Rector's Ramblings November 1, 2017
This week The Atlanta Journal Constitution noted that one of the “31 Most Haunted Places in America” is right here in Georgia. It is none other than Christ Church, Frederica, as it turns out. Now, the source of the list, an annotated Google Map that has been viewed 400,000 times and counting, wishes to remain anonymous, so we don’t know why we were included or how we managed to make the list. Not that it matters. I find it interesting that our local legends have gotten that far, but I suppose I shouldn’t really be surprised. Christ Church, I am often reminded, is known well beyond its cemetery walls.
With All Saints being this week, preceded of course by All Hallows Eve, this designation gives rise to two reflections. First, on the jumble of ideas surrounding Halloween, All Saints, All Souls, and hauntings, and second, with regard to what we’re known for. I ultimately think the two can be related, in a roundabout way, although we don’t necessarily think that way on a regular basis.
I will use All Saints as shorthand to refer to the three-day “holiday” of All Hallows Eve, All Saints, and All Souls day; two words is more convenient than nine, and if I used Allhallowtide I’d just be showing off! That’s not to say that the three days’ events are not unique and worthy of their own recognition. But for my purposes, I don’t need to differentiate between them today. The pertinent information is that All Saints commemorations are at least 1600 years old, with All Souls commemorations being closer to 1400 years old. In Anglicanism, we consider All Souls to be an extension of All Saints anyway. Combined, the holiday involves celebrating the great cloud of witnesses that have gone before us, specifically remembering the dead in our own lifetime. It can be a very powerful holiday, particularly if we have recently lost a loved one.
The observance of All Saints came about, in part, because Christians realized that there is a powerful spiritual bond between us and our loved ones who have gone before. In some ways, it is hard to put into words, and yet it is palpable enough that the commemorations around Saints (with a capital S), and saints like you and me, took hold and have been deeply imbedded in our Christian culture ever since. This year we are also including the Day of the Dead, a Mexican observance that has roots thousands of years old and was eventually combined with the Christian observance of All Saints. Day of the Dead celebrations are about remembering the faithful departed and actually encouraging the spirits of loved ones to visit, so that they can hear our prayers for them, as well as our thanks and good wishes towards them. There are often gifts for the dead as well.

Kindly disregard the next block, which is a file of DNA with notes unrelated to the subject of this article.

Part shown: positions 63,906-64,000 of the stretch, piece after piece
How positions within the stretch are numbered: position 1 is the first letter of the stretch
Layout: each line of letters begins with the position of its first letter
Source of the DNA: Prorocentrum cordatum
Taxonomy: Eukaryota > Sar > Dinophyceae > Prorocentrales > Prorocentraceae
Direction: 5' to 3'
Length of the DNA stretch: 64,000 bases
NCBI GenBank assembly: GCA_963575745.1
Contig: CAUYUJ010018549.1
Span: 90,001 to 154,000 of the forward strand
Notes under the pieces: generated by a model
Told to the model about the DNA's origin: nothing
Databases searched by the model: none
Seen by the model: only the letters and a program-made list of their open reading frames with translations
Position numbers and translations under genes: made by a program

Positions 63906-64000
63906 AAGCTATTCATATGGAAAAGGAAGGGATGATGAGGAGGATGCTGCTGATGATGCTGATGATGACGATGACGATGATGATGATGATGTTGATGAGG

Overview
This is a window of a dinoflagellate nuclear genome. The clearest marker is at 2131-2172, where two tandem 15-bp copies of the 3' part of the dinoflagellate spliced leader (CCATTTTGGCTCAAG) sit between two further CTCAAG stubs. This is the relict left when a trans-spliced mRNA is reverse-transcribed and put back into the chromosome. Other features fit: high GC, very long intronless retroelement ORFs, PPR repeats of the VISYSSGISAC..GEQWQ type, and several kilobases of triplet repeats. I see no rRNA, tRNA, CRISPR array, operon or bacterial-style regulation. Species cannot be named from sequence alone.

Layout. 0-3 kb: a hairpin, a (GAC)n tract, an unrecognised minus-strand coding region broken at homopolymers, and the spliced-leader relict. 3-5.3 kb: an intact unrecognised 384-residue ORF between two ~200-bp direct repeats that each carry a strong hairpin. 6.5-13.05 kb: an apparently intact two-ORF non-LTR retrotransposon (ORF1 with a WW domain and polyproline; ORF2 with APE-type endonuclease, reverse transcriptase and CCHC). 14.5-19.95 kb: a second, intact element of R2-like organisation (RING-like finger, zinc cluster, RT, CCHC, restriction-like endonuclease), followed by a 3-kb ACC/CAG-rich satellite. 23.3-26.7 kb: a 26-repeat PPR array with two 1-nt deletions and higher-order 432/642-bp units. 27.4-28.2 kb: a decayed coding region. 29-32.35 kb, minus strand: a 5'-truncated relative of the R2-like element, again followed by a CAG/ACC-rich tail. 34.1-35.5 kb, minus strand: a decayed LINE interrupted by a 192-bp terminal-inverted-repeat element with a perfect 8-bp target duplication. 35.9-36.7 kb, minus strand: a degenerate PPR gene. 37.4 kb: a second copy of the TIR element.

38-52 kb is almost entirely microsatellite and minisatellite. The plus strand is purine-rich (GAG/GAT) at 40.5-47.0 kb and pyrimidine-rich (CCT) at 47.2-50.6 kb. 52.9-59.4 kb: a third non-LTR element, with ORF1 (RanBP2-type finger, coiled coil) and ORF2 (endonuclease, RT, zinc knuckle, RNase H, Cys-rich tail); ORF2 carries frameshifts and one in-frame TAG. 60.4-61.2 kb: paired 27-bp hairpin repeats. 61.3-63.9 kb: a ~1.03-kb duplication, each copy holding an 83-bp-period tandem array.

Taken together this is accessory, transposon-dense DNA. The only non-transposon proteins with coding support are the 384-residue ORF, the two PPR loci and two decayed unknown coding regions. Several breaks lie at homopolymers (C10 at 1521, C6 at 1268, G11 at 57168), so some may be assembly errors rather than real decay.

On the surface, such commemorations can seem odd, and yet we often do the same thing in our culture. Why is that we leave fresh flowers on the graves of loved ones at holidays and on special occasions? Why do we raise a toast to people that are no long with us, or bury them with beloved possessions? All of it points to a reality that we have these deep, abiding connections that last beyond the grave. And that’s not too far off from our theology either. Our liturgy reminds us that we will see loved ones again at the time when we are all gathered back to God. Our goodbyes on this side of heaven are not final in that sense, but temporary. We don’t understand the how’s and the why’s of it all, but we trust that the eternal life we find in Christ really will allow for us to be with those we love in some fashion.
I am also fond of reminding people who are grieving that we are able to keep our loved ones with us when we remember them with intention, when we carry on their legacy, and when we give thanks for the gifts their lives give us long after they are gone. I know many people who find some symbolic reality that always brings their loved one near; butterflies, birds; the way light filters through trees. I have no doubt that when those associations take place, they become and remain powerful connections between this world and the next. We don’t understand the interplay of souls in heaven with this world, and we cannot discount it just because it does not make sense to us. It is too similar to the experience that many have had with the divine. Christian devotion is filled with unexplainable, yet tangible experiences with the holy and with things beyond this world.